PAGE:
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Former Epic technical writer wins arbitration case for overtime pay

They might have struck out in the class action legal realm, but a recent arbitration case might demonstrate that former Epic Systems employees have strength in individual numbers.

According to Wisconsin law firms Habush Habush & Rottier and Hawks Quindel, former Epic technical writer Emily Harris recently secured an arbitration victory in an ongoing overtime pay lawsuit against Epic, the Verona-based electronic medical records developer.

The dispute centers on Epic’ refusal to pay overtime wages to some groups of its employees, including technical writers. Attorneys representing Harris point to the company’s practice of barring class actions, essentially forcing their workers into a private arbitration.

Epic was thought to be victorious in 2018, after the U.S. Supreme Court held that the company could force its employees seeking overtime wages out of court and into private arbitration.

However, Harris is the first individual in a large group of Epic employees with ongoing overtime claims who took the firm to arbitration and won.

In a Jan. 6 press release, Harris encouraged other Epic employees to follow her lead. “Although I strongly disagree with Epic's practice of compelling employees to enter mandatory arbitration agreements, I'm relieved and encouraged by this decision,” she states. “I hope that other current and former Epic employees will feel empowered to ask that their work be valued fairly.”

Attorney Caitlin Madden of Hawks Quindel, one of the attorneys representing Harris, notes that similarly situated Epic technical writers won’t see a dime of the money the company is being forced to pay to Harris unless they bring their cases separately.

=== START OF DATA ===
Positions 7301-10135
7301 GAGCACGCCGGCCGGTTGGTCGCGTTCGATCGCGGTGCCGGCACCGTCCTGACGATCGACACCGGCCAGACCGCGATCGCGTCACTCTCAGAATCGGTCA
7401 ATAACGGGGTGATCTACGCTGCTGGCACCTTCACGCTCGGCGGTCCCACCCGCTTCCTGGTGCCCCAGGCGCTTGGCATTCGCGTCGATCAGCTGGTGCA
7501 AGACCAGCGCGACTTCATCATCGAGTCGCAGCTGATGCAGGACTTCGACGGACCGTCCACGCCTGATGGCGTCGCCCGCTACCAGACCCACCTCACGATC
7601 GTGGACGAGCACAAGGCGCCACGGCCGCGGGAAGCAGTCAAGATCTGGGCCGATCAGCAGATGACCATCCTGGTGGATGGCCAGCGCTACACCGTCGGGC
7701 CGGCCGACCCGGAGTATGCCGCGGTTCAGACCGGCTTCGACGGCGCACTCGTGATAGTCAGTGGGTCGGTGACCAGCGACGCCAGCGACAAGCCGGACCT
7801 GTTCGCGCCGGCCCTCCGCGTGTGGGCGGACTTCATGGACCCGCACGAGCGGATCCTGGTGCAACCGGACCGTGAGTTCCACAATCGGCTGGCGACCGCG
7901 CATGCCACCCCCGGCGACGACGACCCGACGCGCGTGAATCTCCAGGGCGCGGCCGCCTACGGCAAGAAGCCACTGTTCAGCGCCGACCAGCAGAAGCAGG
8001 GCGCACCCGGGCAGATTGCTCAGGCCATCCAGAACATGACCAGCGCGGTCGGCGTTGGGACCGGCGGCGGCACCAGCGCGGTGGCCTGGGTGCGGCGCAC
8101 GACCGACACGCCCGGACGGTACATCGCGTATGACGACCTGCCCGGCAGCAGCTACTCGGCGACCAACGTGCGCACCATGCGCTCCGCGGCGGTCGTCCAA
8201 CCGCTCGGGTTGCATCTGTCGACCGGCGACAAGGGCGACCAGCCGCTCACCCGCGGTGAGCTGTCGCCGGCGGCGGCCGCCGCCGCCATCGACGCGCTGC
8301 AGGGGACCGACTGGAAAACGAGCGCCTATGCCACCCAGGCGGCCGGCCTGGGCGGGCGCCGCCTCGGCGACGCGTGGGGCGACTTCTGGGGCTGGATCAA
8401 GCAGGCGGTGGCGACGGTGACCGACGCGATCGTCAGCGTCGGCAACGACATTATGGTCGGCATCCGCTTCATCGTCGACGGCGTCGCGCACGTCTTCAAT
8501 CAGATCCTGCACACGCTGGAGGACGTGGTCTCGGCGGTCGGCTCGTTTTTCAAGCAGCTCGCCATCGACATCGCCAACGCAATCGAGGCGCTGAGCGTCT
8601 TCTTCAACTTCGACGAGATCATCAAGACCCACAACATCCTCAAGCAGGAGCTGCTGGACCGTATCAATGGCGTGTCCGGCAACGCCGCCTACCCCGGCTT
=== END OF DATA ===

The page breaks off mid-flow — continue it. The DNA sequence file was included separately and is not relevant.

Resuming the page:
Harris’ lead counsel, attorney Jason Knutson of Habush Habush and Rottier, says unless the practice of forced arbitration is banned, or unless employers voluntarily stop the practice, the firm’s attorneys will take these cases to arbitration one case at a time.

Knutson added that some large businesses have indeed “stopped forcing these arbitration provisions” on employees.

According to the two law firms, the arbitrator issued an award ordering that Epic Systems pay overtime wages Harris had earned, along with additional damages.

They say Epic Systems had argued that it did not have to pay Harris overtime because she was a “computer professional” or “administrative professional,” which are terms used in the employment regulations. The arbitrator disagreed and ruled that neither of those exemptions applied, and therefore Epic was legally required to pay Harris overtime pay.

The arbitration award is only part of the ongoing litigation against Epic. In addition to technical writers, quality assurance employees have also brought claims in arbitration for unpaid overtime.

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